News aggregator Loud3r refocuses, raises new funding

Loud3r, a startup whose technology compiles news and other online content about specific topics, attempted last year to build a network of niche news sites. That didn’t work out as hoped, but chief executive Lowell Goss says the Pasadena, Calif. company has bounced back with a business-focused offering and a new funding round of less than $1 million.

Back when Loud3r first launched, VentureBeat writer Eric Eldon was skeptical that “what the world needs is more news aggregators.” It sounds like Loud3r encountered the same questions when it tried and failed to raise a first round of venture funding last fall (which was, to be fair, a terrible time for everyone trying to raise money). Goss says that forced the company to rethink its business, and now, rather than trying to make money with its news network, Loud3r is selling its technology to other companies.

Competitors now include OneSpot, which sells news aggregation technology to publiactions like the Wall Street Journal and the San Francisco Chronicle. But Goss says Loud3r is different because it uses semantic technology to distinguish when a similar word or phrase means different things (Robert Smith the American politician vs. Robert Smith the singer for the cure, for example), and because it isn’t just focused on news articles, or any specific type of content. Instead, it brings diverse content together into a single feed.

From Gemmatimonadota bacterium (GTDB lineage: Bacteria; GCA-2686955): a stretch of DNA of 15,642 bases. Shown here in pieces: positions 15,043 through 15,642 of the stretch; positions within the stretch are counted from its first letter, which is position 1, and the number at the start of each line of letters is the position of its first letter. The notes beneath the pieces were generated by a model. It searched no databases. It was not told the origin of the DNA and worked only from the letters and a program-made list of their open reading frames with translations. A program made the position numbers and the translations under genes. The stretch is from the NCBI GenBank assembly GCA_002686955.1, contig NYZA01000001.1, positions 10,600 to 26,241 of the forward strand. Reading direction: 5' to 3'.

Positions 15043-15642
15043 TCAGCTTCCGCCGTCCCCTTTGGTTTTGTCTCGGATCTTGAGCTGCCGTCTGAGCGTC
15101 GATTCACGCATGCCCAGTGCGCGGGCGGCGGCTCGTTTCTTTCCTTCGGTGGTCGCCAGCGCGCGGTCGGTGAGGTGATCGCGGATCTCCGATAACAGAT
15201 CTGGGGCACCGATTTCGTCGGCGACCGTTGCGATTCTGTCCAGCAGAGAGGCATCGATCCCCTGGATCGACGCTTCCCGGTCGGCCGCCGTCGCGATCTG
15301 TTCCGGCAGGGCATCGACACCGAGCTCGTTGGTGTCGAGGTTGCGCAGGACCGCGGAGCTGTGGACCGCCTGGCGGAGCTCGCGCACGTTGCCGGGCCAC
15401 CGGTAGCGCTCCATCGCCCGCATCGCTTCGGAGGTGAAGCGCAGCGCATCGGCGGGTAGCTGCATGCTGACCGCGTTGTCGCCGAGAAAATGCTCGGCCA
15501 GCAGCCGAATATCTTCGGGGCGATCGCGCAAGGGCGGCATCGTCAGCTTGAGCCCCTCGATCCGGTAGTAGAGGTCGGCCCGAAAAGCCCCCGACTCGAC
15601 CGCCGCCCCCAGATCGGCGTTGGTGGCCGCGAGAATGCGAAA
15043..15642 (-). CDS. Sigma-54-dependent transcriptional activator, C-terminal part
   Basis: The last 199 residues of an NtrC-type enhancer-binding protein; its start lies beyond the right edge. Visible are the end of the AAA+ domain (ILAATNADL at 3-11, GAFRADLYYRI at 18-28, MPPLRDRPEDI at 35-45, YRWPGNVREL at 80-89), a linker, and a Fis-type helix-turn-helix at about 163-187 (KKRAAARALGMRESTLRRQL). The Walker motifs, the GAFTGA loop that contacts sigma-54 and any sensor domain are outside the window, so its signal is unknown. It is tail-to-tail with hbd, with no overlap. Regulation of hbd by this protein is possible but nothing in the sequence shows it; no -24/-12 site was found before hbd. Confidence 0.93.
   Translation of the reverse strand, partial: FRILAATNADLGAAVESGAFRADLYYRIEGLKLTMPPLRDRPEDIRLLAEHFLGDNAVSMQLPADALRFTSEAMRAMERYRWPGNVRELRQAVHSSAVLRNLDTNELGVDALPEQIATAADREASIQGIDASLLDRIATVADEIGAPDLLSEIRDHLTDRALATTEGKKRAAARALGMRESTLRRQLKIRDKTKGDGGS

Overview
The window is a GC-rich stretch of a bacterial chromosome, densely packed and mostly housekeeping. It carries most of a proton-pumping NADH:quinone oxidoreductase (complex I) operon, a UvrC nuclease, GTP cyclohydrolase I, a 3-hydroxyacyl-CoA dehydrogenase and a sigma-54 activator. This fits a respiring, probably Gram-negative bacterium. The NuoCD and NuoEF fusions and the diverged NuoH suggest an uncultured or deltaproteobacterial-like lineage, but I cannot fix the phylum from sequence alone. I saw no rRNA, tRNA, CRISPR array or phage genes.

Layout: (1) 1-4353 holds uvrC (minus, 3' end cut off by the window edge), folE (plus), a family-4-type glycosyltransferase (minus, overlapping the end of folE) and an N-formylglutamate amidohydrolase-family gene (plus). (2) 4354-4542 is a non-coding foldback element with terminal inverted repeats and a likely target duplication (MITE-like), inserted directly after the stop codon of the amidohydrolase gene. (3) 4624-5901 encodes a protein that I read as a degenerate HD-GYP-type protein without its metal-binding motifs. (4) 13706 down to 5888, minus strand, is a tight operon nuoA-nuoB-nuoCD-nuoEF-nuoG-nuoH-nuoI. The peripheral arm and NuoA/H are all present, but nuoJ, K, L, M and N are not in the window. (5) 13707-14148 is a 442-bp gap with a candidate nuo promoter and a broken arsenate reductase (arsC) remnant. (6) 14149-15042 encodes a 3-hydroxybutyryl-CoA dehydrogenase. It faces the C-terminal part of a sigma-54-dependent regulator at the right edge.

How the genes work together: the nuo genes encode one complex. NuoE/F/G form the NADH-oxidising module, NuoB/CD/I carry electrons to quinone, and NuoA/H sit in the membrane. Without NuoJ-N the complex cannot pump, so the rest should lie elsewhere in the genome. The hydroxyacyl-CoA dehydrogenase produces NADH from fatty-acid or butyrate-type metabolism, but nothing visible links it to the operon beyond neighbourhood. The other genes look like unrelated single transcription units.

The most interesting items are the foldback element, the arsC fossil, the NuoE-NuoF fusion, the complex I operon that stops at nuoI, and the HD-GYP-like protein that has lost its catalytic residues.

“For a user, if that content comes from Twitter or if it comes from Flickr, those aren’t necessarily two different things,” Goss says.

Loud3r has signed up three customers since it started selling its technology to companies at the beginning of this year, Goss adds, with two or three newspaper partnerships to be announced soon. And those customers aren’t just using Loud3r on a single site — NameMedia, for example, tested Loud3r on 75 sites and is now expanding beyond that. Name was also happy enough with the technology to provide the new funding, which is Loud3r’s first institutional round. (It previously raised $750,000 in convertible debt.)

NameMedia president Jeff Bennett says Loud3r’s technology is an obvious fit with Name’s business model, which involves buying up lots of domains and then filling them with inexpensive content. You can see examples of Loud3r-powered Name sites at artist.com and landscaping.com. Name is a private company itself, with more than $100 million in funding from Highland Capital Partners and Summit Partners, Bennett says.

So with the new direction, what will happen to Loud3r’s network of cleverly-/obnoxiously-named news sites like Found3r and Watch3r? The company will keep them around to test new technology and features. And when asked about it, Goss sounds like he hasn’t completely given up hopes of building a media empire sometime in the future …